TIME TO CARE…TIME TO SHARE
Reflections from Members of our Parkinson Community
Parkinson Disease: Eighteen Years Later
By Joan LaRose, Southington
As with all life processes, my Parkinson's disease has progressed noticeably over the past twelve years. Adjustments have been made. I'm not quite as active in leadership roles but continue to stay connected with my PD group friends for support. Understandably, I'm disappointed on having to give up activities that I enjoyed. However, I've become aware of doors opening as others closed.
I've always enjoyed working with young children and music. Lack of mobility and energy now make that a wonderful memory. After grieving this loss and asking myself “What am I still able to do?” I began a poetry workshop and found it very fulfilling. This creative venue has opened up another form of expression and does not take strenuous effort. Coming in first place at a recent poetry contest would never have happened had I not explored other interests and stayed “stuck” in my grieving. I'm grateful for that gift.
One of the most challenging decisions before me was to discontinue driving. I knew this would be difficult but I chose to stop, realizing that my response time was becoming slower and slower. I did not want to harm anyone so I took control of the decision myself. It was difficult at first going through “withdrawal” but I soon was surprised to find that I was going out more than when I drove. This is where friends are a blessing.
Fortunately, I have many.
When I found myself projecting and became anxious about the future, I decided to have a medical assessment done to gather information regarding home health services. Knowing what assistance I am and will be eligible for took the edge off my concerns. I move more slowly than I did but manage with a cane. I need to be reminded to speak up when I talk. I have an occasional fall and allow people to help me to my feet when necessary. Physical exercise helps my mindset as well as my body if done regularly. I participate in a personalized aquacize program twice weekly.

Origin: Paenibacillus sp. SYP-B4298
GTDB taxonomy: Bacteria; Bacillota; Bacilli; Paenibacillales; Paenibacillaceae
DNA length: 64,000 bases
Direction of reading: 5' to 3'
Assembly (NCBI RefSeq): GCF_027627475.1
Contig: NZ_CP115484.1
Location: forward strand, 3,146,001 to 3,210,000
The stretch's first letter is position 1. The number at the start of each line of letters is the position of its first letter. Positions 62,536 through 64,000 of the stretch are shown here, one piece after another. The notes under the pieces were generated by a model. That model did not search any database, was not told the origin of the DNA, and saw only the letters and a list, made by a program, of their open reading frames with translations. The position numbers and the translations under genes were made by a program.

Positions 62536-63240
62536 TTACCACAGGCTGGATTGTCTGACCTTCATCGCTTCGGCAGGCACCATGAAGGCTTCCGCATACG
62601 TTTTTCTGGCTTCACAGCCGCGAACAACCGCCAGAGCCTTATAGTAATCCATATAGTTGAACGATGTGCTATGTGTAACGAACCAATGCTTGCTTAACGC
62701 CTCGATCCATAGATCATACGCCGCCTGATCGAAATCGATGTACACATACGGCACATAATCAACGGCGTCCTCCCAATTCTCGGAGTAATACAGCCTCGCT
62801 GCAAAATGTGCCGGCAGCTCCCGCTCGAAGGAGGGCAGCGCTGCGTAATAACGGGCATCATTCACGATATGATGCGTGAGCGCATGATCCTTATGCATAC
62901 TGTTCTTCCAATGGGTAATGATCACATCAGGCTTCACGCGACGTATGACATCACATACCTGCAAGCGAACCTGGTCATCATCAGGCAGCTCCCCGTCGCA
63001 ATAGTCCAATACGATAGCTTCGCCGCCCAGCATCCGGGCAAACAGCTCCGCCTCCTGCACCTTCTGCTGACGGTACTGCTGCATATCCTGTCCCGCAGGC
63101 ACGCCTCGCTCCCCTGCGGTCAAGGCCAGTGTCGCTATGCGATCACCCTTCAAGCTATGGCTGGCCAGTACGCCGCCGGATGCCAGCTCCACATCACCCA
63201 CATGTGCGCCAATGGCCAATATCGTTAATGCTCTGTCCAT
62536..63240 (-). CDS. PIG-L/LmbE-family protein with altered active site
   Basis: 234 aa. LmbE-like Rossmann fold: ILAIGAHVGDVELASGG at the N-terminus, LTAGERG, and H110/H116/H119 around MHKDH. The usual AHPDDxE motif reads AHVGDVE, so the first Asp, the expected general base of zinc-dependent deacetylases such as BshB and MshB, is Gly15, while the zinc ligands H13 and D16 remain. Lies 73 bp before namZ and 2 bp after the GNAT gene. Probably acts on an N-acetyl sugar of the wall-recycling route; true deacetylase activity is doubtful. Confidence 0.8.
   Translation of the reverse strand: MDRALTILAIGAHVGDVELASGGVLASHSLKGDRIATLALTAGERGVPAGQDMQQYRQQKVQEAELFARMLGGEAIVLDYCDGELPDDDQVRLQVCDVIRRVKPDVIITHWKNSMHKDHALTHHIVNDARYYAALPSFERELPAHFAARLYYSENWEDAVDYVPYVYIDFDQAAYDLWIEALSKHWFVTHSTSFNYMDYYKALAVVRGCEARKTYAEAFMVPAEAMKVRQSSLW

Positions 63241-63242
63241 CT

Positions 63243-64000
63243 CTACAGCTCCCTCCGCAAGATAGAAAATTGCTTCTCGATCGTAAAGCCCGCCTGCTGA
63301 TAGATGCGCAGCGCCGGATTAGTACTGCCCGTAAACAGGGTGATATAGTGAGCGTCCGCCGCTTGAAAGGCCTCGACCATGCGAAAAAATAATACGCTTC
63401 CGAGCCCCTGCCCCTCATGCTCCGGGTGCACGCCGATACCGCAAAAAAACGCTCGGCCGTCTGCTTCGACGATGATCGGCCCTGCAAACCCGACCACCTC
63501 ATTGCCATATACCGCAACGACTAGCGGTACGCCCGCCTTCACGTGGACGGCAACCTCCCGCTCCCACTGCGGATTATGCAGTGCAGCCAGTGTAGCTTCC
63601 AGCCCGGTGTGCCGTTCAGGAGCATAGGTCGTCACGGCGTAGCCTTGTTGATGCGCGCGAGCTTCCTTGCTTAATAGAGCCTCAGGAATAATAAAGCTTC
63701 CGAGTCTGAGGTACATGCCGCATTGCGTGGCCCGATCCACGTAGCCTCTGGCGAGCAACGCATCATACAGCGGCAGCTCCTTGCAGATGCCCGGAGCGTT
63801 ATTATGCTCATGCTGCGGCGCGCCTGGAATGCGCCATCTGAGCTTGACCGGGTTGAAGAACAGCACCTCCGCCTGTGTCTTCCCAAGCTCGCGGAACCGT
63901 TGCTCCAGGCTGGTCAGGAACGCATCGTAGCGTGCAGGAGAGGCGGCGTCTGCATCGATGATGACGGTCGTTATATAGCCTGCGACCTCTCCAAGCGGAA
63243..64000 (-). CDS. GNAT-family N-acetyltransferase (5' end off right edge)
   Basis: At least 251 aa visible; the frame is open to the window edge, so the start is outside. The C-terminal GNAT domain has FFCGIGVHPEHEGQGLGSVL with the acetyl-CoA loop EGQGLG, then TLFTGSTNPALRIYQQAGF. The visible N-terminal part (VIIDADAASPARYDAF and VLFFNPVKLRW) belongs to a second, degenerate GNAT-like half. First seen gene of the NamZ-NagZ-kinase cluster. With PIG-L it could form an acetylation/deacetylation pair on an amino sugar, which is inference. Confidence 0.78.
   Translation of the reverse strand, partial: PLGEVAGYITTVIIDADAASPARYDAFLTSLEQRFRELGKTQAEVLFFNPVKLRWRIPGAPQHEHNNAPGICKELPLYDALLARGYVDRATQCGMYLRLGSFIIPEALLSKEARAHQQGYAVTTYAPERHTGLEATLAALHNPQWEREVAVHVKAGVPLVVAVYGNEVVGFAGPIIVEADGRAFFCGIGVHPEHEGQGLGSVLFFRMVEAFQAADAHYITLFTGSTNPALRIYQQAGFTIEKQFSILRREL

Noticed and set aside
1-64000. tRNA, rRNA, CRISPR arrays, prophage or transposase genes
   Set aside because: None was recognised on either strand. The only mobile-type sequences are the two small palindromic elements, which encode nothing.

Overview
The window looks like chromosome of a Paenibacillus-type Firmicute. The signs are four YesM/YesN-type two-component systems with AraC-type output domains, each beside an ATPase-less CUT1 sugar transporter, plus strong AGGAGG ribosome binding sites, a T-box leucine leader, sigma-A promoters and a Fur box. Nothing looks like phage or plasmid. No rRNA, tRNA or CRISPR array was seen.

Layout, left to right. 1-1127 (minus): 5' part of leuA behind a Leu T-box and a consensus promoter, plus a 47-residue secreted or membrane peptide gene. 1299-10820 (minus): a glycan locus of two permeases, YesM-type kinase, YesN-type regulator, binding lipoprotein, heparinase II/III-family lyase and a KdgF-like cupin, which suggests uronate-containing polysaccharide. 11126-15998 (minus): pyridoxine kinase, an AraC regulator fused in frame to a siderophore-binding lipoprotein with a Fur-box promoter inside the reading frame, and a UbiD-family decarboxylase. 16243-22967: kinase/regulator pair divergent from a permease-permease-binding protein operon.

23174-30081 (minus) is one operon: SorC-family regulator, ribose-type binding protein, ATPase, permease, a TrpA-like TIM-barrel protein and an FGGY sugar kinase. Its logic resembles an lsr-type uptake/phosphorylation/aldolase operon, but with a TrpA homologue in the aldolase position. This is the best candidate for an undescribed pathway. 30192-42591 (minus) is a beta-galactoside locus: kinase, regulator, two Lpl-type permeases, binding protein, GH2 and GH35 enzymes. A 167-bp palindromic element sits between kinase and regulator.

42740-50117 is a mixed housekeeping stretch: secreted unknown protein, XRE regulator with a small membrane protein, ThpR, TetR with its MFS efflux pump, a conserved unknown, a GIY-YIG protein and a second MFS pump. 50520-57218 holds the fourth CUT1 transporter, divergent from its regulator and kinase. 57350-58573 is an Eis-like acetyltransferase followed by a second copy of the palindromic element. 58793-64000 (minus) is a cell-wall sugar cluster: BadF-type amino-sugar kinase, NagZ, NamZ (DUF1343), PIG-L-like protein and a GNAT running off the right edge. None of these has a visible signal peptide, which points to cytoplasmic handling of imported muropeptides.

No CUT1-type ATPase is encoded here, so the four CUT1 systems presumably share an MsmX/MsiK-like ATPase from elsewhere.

So what has PD taught me over the years?
- Patience with myself and with life in general. Things can not always be accomplished immediately. All human beings are dependent on others in some way.
- When something is taken from you, grieve the loss and then move on.
- Accept help graciously for the gift that it is.
- Plan but don’t project – no one knows the future.
- And…most importantly…Life does not have to be perfect to be wonderful!
Joan LaRose shared her thoughts on living with PD and these were included in the national APDA supplement "The Fine Art of Re-creation and Socialization with Parkinson's Disease." At the time, she was a young-onset PD person and the greater Waterbury support group leader. For the publication, she stated that with PD, you have to "catch joy as it flies by." She continued: "Everything has a gift and the illness of Parkinson's, for me, has been a gift."